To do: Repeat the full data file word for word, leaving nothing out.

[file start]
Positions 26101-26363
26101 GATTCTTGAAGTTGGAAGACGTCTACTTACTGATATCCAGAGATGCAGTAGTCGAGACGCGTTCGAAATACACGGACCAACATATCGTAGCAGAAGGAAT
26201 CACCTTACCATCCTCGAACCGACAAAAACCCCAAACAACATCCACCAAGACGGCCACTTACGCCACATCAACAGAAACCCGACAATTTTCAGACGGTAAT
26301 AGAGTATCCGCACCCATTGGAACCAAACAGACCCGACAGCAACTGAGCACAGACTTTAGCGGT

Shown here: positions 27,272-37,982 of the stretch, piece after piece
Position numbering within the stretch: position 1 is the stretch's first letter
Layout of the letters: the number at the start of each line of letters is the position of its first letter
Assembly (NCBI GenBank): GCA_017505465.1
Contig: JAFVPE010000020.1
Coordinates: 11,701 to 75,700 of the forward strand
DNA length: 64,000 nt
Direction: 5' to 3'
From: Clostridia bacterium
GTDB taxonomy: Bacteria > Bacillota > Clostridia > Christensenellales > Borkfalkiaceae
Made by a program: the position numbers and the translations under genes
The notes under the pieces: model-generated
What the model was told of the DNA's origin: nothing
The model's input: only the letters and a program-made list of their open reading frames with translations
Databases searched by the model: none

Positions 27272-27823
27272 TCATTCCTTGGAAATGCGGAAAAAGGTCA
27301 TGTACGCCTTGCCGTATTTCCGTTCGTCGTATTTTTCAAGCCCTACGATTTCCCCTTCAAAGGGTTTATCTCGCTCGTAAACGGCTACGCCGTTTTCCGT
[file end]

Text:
Positions 26101-26363
26101 GATTCTTGAAGTTGGAAGACGTCTACTTACTGATATCCAGAGATGCAGTAGTCGAGACGCGTTCGAAATACACGGACCAACATATCGTAGCAGAAGGAAT
26201 CACCTTACCATCCTCGAACCGACAAAAACCCCAAACAACATCCACCAAGACGGCCACTTACGCCACATCAACAGAAACCCGACAATTTTCAGACGGTAAT
26301 AGAGTATCCGCACCCATTGGAACCAAACAGACCCGACAGCAACTGAGCACAGACTTTAGCGGT

Shown here: positions 27,272-37,982 of the stretch, piece after piece
Position numbering within the stretch: position 1 is the stretch's first letter
Layout of the letters: the number at the start of each line of letters is the position of its first letter
Assembly (NCBI GenBank): GCA_017505465.1
Contig: JAFVPE010000020.1
Coordinates: 11,701 to 75,700 of the forward strand
DNA length: 64,000 nt
Direction: 5' to 3'
From: Clostridia bacterium
GTDB taxonomy: Bacteria > Bacillota > Clostridia > Christensenellales > Borkfalkiaceae
Made by a program: the position numbers and the translations under genes
The notes under the pieces: model-generated
What the model was told of the DNA's origin: nothing
The model's input: only the letters and a program-made list of their open reading frames with translations
Databases searched by the model: none

Positions 27272-27823
27272 TCATTCCTTGGAAATGCGGAAAAAGGTCA
27301 TGTACGCCTTGCCGTATTTCCGTTCGTCGTATTTTTCAAGCCCTACGATTTCCCCTTCAAAGGGTTTATCTCGCTCGTAAACGGCTACGCCGTTTTCCGT